NLRB Adopts New Joint Employer Standard; Ruling Could Affect Health-Care Industry
September 3, 2015

BNA's Health Law Reporter
Challenge to NLRB Election Rule Fails; Employers Urged to Prepare New Game Plan
June 11, 2015

American Bar Association Section of Labor and Employment Law
Member Spotlight: George S. Crisci
April 13, 2015

The Plain Dealer
Attorney Goes To Bat for Northeast Ohio
January 18, 2015

Cleveland Jewish News
Profile on Andrew Zashin
January 15, 2015

"Here and Now" National NPR Show - Audio Interview
In A Divorce, Who Gets To Keep The Dog?
December 4, 2014

Crain's - Article and Video
Zashin & Rich embraces Cleveland roots and rock 'n' roll heritage
November 16, 2014

BNA's Health Law Reporter
Justices Reject NLRB Recess Appointments; Significant Health Care Decisions in Limbo
July 10, 2014

BNA's Health Law Reporter
The EEOC and FTC Turn Up the Heat on Employer Background Checks
April 2014

Zashin & Rich move marks big milestone
for E&Y Tower
November 2013
Zashin & Rich law firm leases last full floor of Ernst & Young Tower at Flats East Bank project
November 2013

Associated Press
US Claims Father Illegally Moved Kids to Gaza
May 2012

2012 Ohio Super Lawyers
Mentors | Andrew Zashin: Reminiscing About Robert Zashin
January 2012

CCH Employment Law Daily
NLRB NEWS - Controversy Erupts Over NLRB Recess Appointments
January 2012

Huff Post
Divorce's Impact On Small Businesses Can Be 'Immense'
October 2011

The Today Show - Video
Accused Facebook bigamist heads to court
September 2010

Facebook Busts Accused Bigamist - Woman Finds Her Prince Charming Has Married Another
July 2010

WKYC - Article and Video
Cleveland woman discovers husband's 'other' wife via Facebook
July 2010

Cleveland Jewish News
New custody center in Israel is Zashin’s passion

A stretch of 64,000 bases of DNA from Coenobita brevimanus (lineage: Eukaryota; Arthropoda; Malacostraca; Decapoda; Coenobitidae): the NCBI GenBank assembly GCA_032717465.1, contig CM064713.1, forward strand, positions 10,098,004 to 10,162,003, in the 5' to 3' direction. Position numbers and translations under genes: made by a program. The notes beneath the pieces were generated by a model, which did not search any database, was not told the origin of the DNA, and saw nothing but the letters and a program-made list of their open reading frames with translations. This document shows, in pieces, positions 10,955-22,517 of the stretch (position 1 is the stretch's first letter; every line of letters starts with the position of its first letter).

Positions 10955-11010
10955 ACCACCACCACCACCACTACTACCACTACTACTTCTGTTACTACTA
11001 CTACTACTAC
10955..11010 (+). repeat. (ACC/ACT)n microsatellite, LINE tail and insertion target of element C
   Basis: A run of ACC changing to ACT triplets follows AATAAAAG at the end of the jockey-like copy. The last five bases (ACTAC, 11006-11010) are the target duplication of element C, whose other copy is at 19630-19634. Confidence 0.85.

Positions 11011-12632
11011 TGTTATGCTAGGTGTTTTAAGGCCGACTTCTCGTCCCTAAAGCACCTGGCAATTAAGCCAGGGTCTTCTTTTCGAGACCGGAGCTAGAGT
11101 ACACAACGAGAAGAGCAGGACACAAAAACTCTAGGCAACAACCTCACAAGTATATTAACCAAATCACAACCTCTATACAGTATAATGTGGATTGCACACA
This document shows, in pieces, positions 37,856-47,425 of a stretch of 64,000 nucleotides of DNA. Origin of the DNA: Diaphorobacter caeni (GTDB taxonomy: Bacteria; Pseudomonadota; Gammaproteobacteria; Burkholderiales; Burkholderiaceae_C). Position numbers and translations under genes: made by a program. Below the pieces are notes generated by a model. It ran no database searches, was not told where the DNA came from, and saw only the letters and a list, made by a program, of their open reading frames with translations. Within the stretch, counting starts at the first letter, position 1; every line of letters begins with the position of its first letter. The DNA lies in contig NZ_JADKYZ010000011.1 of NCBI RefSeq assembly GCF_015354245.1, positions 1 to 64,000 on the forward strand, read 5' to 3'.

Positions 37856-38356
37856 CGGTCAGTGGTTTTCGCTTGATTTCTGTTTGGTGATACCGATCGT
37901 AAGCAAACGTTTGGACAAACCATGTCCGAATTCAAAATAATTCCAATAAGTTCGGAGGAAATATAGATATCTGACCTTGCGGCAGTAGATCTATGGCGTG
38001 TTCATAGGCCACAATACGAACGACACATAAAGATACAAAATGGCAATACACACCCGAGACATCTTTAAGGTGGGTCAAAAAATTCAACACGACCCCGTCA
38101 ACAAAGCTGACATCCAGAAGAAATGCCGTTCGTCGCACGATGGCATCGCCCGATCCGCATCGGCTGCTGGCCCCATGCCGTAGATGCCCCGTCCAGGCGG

January 1, 2010

Worth Magazine
Top 100 Attorneys 2007
Andrew Zashin

Inside Business Magazine
Connecting Through Separation
Profile on Andrew Zashin
December 2007

Cleveland Jewish News
Valuing and dividing assets at the time of divorce
By Andrew Zashin, Esq.
February 2007

Case School of Law: In Brief
Plugged into Family, the Law, and Cleveland
Alumni Spotlight on Andrew Zashin
Spring 2005

Cleveland Magazine
The Divorcing Woman’s Best Friend
Feature Article Profiling Andrew Zashin
November 2004

Companies should consider coverage against employee-related claims
By Stephen Zashin | July 2004

ADR programs can save dollars and time
By Stephen Zashin | November 2003

COSE Update: Legal Ease
One Size Does Not Fit All
(Employment Practices Liability Insurance)
By Stephen Zashin

COSE Update: Legal Ease
Noncompete Agreements
By Michele Jakubs

COSE Update: Legal Ease
Ohio's 'Baby COBRA' Law
By Helena Oroz

BNA's Health Law Reporter

Justices Reject NLRB Recess Appointments; Significant Health Care Decisions in Limbo

July 10, 2014 | Download PDF

Reproduced with permission from BNA's Health Law Reporter, 23 HLR 903 (July 10, 2014). Copyright 2014 by The Bureau of National Affairs, Inc. (800-372-1033)

Justices Reject NLRB Recess Appointments; Significant Health Care Decisions in Limbo

The U.S. Supreme Court's June 26 decision that President Obama lacked the authority to make recess appointments to the National Labor Relations Board in January 2012 undermines the validity of hundreds of board decisions, rules, and other actions affecting health-care entities, attorneys told Bloomberg BNA (NLRB v. Noel Canning, 2014 BL 177533, U.S., No. 12- 1281, 6/26/14).